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Signs of Nursing Home Neglect

Posted By Emily Ghant (Johnson), Tuesday, May 12, 2015
Updated: Tuesday, May 12, 2015

          

 Is Your Loved One At Risk?

        One of the most frequent questions I am asked about loved ones in nursing homes is how you determine if someone is being neglected. My experience with neglect in nursing homes is informed by both my legal practice and my work in nursing homes as a certified nursing assistant for over eight years. I have seen firsthand the day to day activities, care, and treatment of nursing home residents.  I have witnessed some of the best nursing care and some of the worst.


The four main concerns that people generally have about their family members living in nursing homes relates to bruising, wet diapers, weight loss, and bed sores. Based on my experiences in the trenches and as an attorney I typically tell people the following:

Bruising

It happens. The elderly are much more prone to bruising than other demographics. This is especially true if they are taking a blood thinning medication like Coumadin. Many times staff members can cause bruising by simply helping a resident get out of bed or take a shower. It is not a definitive sign of neglect. This does not mean that bruising should go unquestioned. For example, bruising around the face could indicate a fall. If your loved one has bruising speak with the charge nurse to determine what happened.

Wet Diapers

Many elderly living in nursing homes are incontinent (unable to hold in urine or waste).  The protection they wear is simply an adult version of infant diapers. These diapers are absorbent and designed to wick fluids away from the skin and keep the wearer dry until changing. It would be mathematically and physical impossible for the nursing staff to immediately change every wet diaper in the nursing home. However, there are some signs to look for regarding hygiene neglect. Is the front of the diaper yellow? Is the bed underneath the resident wet?  Either of these could mean that it has been hours since the resident soiled themselves.  If you discover one or both of these conditions you need to speak with the charge nurse immediately and voice your concerns.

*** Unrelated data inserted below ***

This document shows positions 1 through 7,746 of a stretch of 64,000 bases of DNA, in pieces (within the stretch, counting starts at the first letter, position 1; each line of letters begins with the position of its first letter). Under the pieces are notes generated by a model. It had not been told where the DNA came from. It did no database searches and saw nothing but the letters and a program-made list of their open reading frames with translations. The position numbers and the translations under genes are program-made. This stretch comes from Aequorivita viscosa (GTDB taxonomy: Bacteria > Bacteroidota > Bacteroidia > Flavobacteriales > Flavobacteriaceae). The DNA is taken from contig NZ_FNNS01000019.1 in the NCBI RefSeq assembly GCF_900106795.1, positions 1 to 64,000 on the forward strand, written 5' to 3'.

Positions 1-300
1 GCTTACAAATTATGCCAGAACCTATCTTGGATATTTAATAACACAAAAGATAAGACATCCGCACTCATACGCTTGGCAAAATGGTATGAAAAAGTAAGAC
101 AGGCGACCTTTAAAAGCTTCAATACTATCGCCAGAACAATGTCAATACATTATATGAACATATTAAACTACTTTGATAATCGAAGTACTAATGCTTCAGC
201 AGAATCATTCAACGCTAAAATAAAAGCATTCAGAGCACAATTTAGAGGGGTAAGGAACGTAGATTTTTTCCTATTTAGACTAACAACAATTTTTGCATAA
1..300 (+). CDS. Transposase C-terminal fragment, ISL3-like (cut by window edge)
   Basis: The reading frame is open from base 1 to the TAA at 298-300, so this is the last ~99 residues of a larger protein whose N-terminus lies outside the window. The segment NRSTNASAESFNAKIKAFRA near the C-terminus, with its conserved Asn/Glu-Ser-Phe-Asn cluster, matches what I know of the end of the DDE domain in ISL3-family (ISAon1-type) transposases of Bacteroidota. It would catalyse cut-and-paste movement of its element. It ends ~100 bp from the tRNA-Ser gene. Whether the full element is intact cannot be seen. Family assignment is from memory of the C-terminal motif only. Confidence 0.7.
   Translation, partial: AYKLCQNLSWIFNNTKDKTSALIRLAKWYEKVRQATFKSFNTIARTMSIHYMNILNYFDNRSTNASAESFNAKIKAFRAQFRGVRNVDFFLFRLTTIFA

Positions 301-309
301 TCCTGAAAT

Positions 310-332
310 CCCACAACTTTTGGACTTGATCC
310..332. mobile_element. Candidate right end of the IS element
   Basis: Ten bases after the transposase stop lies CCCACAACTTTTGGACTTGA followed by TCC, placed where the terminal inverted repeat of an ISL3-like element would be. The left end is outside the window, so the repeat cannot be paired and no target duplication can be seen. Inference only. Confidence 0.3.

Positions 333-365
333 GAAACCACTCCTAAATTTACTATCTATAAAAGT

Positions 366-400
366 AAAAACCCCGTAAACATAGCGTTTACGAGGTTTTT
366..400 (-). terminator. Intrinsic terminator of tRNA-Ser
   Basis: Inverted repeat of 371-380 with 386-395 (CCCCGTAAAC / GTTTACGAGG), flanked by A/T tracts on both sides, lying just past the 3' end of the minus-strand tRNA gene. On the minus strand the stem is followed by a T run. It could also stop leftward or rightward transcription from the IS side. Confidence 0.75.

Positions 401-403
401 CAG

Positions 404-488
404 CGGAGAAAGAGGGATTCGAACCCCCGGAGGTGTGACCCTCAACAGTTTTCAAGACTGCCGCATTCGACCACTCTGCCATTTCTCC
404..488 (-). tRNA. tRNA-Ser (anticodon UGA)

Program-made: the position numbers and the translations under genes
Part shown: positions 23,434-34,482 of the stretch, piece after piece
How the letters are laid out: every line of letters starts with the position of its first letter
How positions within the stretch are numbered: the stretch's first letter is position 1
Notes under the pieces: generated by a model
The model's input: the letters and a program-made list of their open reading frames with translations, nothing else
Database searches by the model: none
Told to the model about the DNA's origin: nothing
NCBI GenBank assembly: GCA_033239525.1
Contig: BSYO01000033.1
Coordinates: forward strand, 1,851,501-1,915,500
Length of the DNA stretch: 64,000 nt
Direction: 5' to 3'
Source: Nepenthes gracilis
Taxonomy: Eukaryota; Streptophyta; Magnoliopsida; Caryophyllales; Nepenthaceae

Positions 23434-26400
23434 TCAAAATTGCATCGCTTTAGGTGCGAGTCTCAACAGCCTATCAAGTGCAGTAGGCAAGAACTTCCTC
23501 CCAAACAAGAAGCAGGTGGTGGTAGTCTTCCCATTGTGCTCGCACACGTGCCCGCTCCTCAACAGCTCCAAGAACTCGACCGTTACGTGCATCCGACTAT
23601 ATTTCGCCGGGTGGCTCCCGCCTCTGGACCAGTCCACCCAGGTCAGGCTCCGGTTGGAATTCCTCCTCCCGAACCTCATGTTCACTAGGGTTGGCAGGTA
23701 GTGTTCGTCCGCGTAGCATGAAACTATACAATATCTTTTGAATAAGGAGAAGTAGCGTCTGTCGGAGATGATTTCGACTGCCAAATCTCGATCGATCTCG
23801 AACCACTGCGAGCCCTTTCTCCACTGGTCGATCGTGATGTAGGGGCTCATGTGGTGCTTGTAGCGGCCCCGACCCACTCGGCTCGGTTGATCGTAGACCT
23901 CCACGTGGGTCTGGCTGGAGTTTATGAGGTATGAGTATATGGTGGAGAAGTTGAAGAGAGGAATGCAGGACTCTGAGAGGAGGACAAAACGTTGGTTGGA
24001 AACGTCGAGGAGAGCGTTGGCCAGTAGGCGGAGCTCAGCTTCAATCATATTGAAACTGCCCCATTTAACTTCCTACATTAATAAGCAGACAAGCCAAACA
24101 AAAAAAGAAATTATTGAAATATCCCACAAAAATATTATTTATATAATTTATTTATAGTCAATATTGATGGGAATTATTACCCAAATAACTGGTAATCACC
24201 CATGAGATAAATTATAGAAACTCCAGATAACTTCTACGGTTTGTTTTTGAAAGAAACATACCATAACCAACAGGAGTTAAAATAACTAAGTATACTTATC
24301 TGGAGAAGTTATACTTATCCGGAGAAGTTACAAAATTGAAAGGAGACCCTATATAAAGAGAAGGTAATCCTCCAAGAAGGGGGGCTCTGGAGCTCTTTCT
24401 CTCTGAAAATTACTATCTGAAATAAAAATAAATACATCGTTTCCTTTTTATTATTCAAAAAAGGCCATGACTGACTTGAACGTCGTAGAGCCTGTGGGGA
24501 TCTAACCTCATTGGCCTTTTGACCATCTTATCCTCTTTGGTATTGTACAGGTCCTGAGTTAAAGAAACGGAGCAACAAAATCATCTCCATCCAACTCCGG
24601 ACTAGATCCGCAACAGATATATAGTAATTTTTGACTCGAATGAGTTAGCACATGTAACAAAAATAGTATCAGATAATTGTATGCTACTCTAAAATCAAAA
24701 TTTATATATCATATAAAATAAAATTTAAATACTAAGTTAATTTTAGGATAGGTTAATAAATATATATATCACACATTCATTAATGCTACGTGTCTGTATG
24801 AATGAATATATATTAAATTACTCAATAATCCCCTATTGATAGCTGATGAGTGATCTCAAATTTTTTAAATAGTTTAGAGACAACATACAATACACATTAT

Weight Loss

Many families are rightly concerned with the loss in weight they observe in their loved ones. However, like bruising, losing weight is commonplace even absent negligence. Weight loss can possibly be tied in with trouble swallowing food. If the resident has trouble swallowing they may be put on a diet that involves food thickeners. It may also be caused by depression or medication. Even when the staff does everything they can to get someone to eat and drink you have to remember that these are human beings and have the privilege and ability of refusing. Nevertheless, there may be grounds for negligence if the nursing home failed to follow dietary guidelines or report weight loss to the doctor.  

Bed Sores

I have saved this one for last because it is a red flag.  Nursing homes typically place bed bound residents on a strict turning schedule to prevent decubitus ulcers.  These types of ulcers are commonly caused by the prolonged exposure of an area of the body to one spot on the bed.  The pressure on that body part will cause the skin to breakdown. What will begin as a painful, red area, can quickly turn into a gaping wound capable of severe infection.  The nursing staff should be on high alert anytime they notice a pressure wound forming. There is no excuse for a pressure wound to spiral out of control.  If the sore is bad enough it could be a clear indication that the nursing home staff has routinely failed to ensure proper turning.  If you see this you need to speak with the charge nurse and call an attorney to help you investigate the matter.

Be vigilant

The best practice is to visit your loved one often. Let the staff know that you are interested in your family member’s care and want notifications of all accidents and problems. Most of the nursing staff are considerate loving people who want to make life for the residents as comfortable as possible.

 

            This list is provided by Attorney Will Smith, partner at Schenk Smith LLC, to give guidance in placing a loved one in a nursing home. It is not legal advice and does not create an attorney client relationship. If you or a loved one believe you have been injured by a nursing home please contact the Atlanta Bar Lawyer Referral & Information Service at 404-521-0777

Tags:  Abuse  Atlanta Bar Association Elder Law Section  Attorney  bed sores  bruising  Law  Neglect  Nursing Homes  wet diapers 

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